To explore other possible avenues for income generation, the group members were taken on exposure visits to places like Gandhigram Rural Institute and to a vermicompost production unit at Panikkampatty near Pollachi. After the visits and due deliberation and discussions among the members themselves and with CIKS, it was decided that a community vermicomposting production unit be started in the village. The rationale for choosing this activity is listed below:

  1. ready availability of raw material
  2. quantum of capital investment available
  3. ease of maintenance - about 2 hrs per person per day.
  4. allied activity to organic farming
  5. local demand for vermicompost
  6. technical support available locally (CIKS)

To support this initiative CIKS extended a loan of Rs.25,000 in October 2008, with the understanding that it would be repaid within a period of 10 months. In addition to this they also received a grant of Rs.15,000 from Norway and a loan amount of Rs.10,000 to the SHG. The group's contribution amounted to Rs.4,900

With a total capital of Rs.54, 900 the vermicomposting unit was set up at Mrs.Kanchana Muralidharan's place just behind the Meditation hall in Allivilagam. The entire amount of Rs.54,900 was spent on setting up the unit. The expense statement is presented in Table 1.


TANWABE Community Vermicompost Production Unit

This unit started functioning from November 12, 2008. The cow dung required to start the production process was brought in by the members of the group. Once the decision to start the unit was taken, all the members started keeping aside a certain quantity of cow dung from their homes for supply to the unit. The collection cost of cow dung was fixed at Rs. 0.10 /kg. It was also agreed that each member would bring 10kgs of cow dung per day and would also spend approximately 2 hours everyday to help with the maintenance of the unit – watering, making beds, collecting and drying the vermicompost, sieving, packing etc.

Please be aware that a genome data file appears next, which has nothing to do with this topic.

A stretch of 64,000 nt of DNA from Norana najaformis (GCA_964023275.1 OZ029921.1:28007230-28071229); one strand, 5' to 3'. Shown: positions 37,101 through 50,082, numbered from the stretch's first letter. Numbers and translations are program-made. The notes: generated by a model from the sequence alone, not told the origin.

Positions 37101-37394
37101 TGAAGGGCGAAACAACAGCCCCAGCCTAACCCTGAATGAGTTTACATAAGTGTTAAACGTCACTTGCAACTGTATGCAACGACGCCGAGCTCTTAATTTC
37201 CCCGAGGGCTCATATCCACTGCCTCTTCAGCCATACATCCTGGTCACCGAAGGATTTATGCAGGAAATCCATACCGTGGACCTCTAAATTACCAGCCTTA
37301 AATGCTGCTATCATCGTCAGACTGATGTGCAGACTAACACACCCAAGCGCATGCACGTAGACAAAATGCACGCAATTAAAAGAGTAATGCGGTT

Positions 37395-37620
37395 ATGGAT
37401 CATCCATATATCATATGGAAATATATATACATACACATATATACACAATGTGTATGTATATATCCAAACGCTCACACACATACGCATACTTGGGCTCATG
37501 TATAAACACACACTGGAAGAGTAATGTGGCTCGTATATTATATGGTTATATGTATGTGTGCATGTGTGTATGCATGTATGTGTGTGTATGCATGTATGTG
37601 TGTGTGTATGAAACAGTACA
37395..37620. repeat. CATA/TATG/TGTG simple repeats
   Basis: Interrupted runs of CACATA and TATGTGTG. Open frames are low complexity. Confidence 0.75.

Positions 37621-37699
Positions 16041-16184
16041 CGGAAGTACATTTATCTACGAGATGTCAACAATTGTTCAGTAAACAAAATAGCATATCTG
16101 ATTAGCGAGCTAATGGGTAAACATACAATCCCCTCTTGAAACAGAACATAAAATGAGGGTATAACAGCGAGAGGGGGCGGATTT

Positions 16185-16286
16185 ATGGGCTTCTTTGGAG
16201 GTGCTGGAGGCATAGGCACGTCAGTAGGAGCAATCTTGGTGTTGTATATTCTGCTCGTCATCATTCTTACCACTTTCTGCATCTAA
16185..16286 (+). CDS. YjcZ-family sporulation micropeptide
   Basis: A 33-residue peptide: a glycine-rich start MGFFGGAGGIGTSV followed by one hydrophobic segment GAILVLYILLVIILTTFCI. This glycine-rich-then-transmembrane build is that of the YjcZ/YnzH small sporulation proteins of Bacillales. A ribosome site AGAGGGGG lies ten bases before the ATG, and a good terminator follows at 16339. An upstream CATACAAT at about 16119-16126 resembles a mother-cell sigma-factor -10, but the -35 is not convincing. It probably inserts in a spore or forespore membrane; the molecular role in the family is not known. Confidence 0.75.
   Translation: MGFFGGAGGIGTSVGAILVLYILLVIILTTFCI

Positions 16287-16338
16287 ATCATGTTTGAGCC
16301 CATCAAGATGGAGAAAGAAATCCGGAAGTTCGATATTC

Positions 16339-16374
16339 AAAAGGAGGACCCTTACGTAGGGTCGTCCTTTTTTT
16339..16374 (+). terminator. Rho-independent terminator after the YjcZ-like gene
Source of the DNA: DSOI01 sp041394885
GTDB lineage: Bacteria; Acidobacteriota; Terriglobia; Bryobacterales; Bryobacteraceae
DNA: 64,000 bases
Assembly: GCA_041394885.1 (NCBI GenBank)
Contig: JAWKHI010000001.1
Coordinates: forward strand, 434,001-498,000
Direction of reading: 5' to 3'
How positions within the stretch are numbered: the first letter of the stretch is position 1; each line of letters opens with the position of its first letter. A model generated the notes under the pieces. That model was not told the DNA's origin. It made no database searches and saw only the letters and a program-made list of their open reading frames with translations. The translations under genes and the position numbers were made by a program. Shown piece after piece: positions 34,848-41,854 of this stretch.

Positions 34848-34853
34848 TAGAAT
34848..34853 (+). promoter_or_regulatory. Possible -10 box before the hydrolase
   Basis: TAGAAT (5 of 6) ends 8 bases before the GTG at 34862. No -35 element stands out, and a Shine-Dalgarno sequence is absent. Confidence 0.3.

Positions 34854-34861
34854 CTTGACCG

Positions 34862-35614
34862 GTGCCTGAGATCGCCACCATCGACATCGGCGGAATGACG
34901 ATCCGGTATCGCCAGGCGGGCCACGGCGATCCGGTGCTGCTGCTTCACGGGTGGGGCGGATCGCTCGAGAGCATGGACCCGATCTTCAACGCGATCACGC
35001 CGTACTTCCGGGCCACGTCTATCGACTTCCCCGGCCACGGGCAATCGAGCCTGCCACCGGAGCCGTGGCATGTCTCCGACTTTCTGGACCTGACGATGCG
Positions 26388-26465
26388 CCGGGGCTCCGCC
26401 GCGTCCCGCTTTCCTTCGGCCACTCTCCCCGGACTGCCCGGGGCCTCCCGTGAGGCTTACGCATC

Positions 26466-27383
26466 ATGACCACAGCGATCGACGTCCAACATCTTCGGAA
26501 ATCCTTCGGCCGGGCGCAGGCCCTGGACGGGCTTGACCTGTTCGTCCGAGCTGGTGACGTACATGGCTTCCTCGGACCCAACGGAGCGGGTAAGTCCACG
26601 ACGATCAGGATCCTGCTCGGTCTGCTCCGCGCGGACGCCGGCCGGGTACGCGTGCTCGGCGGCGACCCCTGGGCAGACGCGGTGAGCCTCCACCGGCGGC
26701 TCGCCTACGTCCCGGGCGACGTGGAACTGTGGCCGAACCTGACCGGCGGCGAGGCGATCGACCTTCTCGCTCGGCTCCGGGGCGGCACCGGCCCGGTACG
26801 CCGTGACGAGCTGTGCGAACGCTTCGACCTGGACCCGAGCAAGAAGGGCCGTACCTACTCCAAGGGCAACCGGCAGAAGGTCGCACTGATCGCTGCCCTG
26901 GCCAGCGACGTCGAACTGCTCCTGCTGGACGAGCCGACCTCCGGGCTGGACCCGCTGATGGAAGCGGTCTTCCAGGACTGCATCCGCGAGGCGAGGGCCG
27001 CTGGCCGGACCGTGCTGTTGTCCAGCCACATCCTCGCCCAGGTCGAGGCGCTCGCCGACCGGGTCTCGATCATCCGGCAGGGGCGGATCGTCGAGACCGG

Vemicompost beds

There were initial setbacks like over-watering, drying up of beds, worms dying out etc. but once the members understood the little nuances of maintenance of the vermicompost beds, all issues concerning production per se were sorted out. How ever as is common, and expected, there were a couple of management issues that needed to be sorted out – continuous and regular supply of cow dung and division of work among the members.

The members after a series of discussions, came to a consensus and agreed to increase the collection cost of dung to Rs.0.25/kg. To ensure participation of all members in the maintenance of the unit, since July 2010, a fixed rate of Rs.225 is paid as salary to all members who put in about 2 hours of work for 15 days in a month. These two measures have helped to streamline the production system as well as have all the members contribute to the smooth running of the unit.

Detailed records are being maintained by the elected representatives of the group and they include the following.

  1. Attendance register